How you can use this image
This image can be used for non-commercial research or private study purposes, and other UK exceptions to copyright permitted to users based in the United Kingdom under the Copyright, Designs and Patents Act 1988, as amended and revised. Any other type of use will need to be cleared with the rights holder(s).
Review the copyright credit lines that are located underneath the image, as these indicate who manages the copyright (©) within the artwork, and the photographic rights within the image.
The collection that owns the artwork may have more information on their own website about permitted uses and image licensing options.
Review our guidance pages which explain how you can reuse images, how to credit an image and how to find images in the public domain or with a Creative Commons licence available.
Buy a print or image licence
You can purchase this reproduction
If you have any products in your basket we recommend that you complete your purchase from Art UK before you leave our site to avoid losing your purchases.
Add or edit a note on this artwork that only you can see. You can find notes again by going to the ‘Notes’ section of your account.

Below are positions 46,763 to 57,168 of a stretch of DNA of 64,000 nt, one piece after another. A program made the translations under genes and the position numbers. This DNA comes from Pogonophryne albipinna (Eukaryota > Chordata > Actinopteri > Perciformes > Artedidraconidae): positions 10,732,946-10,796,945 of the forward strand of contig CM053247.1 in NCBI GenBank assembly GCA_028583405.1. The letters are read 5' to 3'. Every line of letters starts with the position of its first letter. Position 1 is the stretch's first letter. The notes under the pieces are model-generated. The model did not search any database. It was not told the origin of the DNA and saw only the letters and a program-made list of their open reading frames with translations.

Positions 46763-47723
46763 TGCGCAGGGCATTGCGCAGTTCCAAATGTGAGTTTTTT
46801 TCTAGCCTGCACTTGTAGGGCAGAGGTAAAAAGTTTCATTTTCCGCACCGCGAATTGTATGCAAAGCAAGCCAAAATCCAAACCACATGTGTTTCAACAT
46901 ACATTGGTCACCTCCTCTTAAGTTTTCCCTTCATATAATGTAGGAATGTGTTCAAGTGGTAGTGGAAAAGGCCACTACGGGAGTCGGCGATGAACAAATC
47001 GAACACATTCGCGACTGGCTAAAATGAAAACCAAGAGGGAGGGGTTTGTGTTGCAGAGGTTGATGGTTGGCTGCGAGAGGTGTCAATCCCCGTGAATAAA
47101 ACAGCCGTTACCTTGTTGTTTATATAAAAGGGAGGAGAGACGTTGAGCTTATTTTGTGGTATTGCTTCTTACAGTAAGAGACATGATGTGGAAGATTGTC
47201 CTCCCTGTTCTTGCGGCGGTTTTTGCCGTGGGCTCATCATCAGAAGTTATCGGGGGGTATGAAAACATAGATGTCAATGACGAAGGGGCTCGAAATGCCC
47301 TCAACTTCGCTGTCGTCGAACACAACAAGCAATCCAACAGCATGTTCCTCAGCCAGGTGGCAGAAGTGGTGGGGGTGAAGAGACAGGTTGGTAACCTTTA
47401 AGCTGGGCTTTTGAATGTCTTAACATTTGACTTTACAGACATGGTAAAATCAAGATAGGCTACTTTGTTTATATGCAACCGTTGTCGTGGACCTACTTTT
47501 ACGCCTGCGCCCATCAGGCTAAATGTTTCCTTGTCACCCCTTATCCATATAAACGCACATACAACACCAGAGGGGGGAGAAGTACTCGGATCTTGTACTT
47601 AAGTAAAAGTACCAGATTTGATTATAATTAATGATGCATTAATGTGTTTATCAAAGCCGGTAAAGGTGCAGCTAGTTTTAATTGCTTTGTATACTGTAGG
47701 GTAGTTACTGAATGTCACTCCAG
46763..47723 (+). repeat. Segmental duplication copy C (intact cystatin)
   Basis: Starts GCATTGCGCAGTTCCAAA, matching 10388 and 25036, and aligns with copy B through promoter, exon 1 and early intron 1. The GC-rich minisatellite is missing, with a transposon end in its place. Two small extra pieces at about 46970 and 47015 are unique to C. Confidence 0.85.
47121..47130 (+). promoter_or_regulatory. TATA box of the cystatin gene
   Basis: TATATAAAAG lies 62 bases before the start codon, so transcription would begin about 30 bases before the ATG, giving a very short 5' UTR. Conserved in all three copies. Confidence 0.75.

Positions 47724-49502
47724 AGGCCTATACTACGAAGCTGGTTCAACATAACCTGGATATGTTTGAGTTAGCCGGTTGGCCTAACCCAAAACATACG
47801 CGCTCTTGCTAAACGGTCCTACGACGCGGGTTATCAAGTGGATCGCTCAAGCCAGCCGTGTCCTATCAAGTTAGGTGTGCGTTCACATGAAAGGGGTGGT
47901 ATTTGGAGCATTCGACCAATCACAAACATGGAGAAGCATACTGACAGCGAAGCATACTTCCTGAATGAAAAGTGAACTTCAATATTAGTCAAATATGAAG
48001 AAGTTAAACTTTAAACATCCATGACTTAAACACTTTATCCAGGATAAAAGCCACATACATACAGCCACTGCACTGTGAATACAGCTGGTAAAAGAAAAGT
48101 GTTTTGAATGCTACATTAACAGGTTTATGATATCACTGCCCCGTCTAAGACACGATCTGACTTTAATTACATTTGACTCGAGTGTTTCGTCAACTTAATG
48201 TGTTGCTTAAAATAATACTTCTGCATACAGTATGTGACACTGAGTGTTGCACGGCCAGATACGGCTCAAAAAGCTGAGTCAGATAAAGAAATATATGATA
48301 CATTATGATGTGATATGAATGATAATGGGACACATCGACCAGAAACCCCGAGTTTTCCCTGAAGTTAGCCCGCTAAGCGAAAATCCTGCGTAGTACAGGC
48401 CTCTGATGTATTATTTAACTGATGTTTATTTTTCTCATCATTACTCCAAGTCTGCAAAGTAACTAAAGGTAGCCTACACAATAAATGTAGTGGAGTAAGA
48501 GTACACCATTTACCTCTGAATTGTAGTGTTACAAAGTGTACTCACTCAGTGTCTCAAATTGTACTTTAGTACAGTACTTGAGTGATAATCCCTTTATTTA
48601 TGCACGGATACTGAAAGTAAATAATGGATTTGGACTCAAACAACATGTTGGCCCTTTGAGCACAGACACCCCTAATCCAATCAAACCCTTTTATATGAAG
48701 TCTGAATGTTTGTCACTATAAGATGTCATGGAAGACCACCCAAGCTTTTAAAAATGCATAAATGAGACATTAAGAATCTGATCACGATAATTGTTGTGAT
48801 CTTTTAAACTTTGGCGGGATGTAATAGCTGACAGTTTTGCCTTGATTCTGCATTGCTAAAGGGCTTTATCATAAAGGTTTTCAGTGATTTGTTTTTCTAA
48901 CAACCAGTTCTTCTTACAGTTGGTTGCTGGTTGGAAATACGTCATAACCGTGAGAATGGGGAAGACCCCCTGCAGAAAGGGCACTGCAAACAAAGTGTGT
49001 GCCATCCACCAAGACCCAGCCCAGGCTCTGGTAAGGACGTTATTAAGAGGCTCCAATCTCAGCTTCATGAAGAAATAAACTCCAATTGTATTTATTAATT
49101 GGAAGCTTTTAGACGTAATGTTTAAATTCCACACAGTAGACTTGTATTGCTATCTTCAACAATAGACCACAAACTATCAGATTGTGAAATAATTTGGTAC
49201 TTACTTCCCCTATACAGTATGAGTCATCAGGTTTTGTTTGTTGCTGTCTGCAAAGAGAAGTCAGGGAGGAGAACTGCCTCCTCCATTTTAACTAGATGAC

This three-quarter length portrait in pastel shows the running footman of Baron Anne Willem Carel van Nagell van Ampsen (1756–1851), Dutch Ambassador to London from 1788 to 1795. A running footman could be expected to serve as a messenger and to accompany his employer’s coach. His role was, then, emphatically public, announcing the presence of his employer to the world. Baron Nagell was known for his especially flamboyantly dressed servants and the livery worn by this figure reflects the red, white and blue of the Dutch flag.
By the date of this portrait there are believed to have been 10,000–15,000 people of African and African-Caribbean descent working in London, many in domestic service. Black servants were a significant feature of eighteenth-century portraiture, and were often shown in striking livery and wearing turbans to evoke a sense of their ‘exotic’ character and associations with foreign luxury. They appear most frequently in an attending role in portraits of white sitters, occupying the corners of compositions or emerging from the background. This portrait is unusual in that it focuses so intently on the features of an unaccompanied, individual servant, rendered life-scale.
Pastel on paper
H 72.5 x W 61 cm
Purchased with assistance from Tate Members and the Sir Robert Horton Bequest 2013
Drawing & watercolour